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htaylor4 October 10, 2018 05:44 PM

"maya," a 3rd person singular verb.
César Vallejo's poem "Rosa Blanca" concludes with these two lines:

Y maya in mi Pacifico
un náufrago ataúd.

In the translations into English or Anglo-American that I have seen, "maya" is translated as if it means "meows" or "mews," yet I have not found this equivalence in a dictionary.

I don't want to quote too much of the poem, being uncertain of its copyright status, but the lines make sense if you know that a few lines earlier the speaker of the poem claims to have within "el gato tremulo/del Miedo." Can anyone shed a little light on this word, including its infinitive? I'll be very grateful.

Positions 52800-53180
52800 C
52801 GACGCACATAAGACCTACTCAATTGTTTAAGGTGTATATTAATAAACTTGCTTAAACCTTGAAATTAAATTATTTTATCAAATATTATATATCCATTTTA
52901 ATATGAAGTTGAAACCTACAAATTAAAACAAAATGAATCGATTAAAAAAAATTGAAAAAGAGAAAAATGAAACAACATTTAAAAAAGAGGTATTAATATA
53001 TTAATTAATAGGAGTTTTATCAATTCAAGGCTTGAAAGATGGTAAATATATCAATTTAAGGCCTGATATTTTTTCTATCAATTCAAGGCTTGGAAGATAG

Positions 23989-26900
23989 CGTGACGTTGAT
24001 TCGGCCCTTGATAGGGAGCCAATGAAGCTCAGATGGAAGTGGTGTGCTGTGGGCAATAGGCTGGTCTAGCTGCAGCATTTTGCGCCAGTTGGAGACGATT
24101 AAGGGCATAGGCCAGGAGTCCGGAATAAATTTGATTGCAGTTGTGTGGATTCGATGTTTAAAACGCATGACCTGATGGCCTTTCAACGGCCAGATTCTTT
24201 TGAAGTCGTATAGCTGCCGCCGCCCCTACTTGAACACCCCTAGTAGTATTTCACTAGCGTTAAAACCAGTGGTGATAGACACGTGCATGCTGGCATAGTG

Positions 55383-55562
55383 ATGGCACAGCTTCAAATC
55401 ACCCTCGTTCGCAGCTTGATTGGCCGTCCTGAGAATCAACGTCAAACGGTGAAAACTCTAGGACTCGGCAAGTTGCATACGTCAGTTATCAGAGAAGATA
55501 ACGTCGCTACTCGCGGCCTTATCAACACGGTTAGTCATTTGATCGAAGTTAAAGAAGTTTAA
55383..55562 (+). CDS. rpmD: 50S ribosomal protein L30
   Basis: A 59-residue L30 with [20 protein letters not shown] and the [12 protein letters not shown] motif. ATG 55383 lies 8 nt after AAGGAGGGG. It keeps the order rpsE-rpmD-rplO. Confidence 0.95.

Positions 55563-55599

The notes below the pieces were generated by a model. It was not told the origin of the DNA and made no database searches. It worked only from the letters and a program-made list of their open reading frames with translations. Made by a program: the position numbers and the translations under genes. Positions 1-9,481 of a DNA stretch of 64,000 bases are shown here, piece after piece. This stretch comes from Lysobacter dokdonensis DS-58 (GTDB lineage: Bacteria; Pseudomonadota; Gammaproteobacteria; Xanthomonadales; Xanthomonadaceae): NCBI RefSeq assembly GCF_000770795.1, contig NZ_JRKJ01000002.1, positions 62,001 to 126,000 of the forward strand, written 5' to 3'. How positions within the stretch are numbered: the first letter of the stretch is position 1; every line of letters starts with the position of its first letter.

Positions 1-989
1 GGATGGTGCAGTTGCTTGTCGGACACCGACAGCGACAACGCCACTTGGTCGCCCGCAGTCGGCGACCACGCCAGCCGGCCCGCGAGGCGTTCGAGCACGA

Rusty October 10, 2018 06:26 PM


Originally Posted by htaylor4 (Post 174862)
Y maya en mi Pacífico
un náufrago ataúd.

Mayar is the infinitive, and it means 'meow'. The conjugation in the poem means 'meows' or 'meowing'.

The modern infinitive, with the same meaning, is maullar.

htaylor4 October 13, 2018 12:40 PM

Many thanks. Is "mayar," then, archaic?

Rusty October 13, 2018 01:54 PM

No, it just isn't used as much. Instead of 'modern', I should have written 'more-used'.

Look here to see what it says about mayar.

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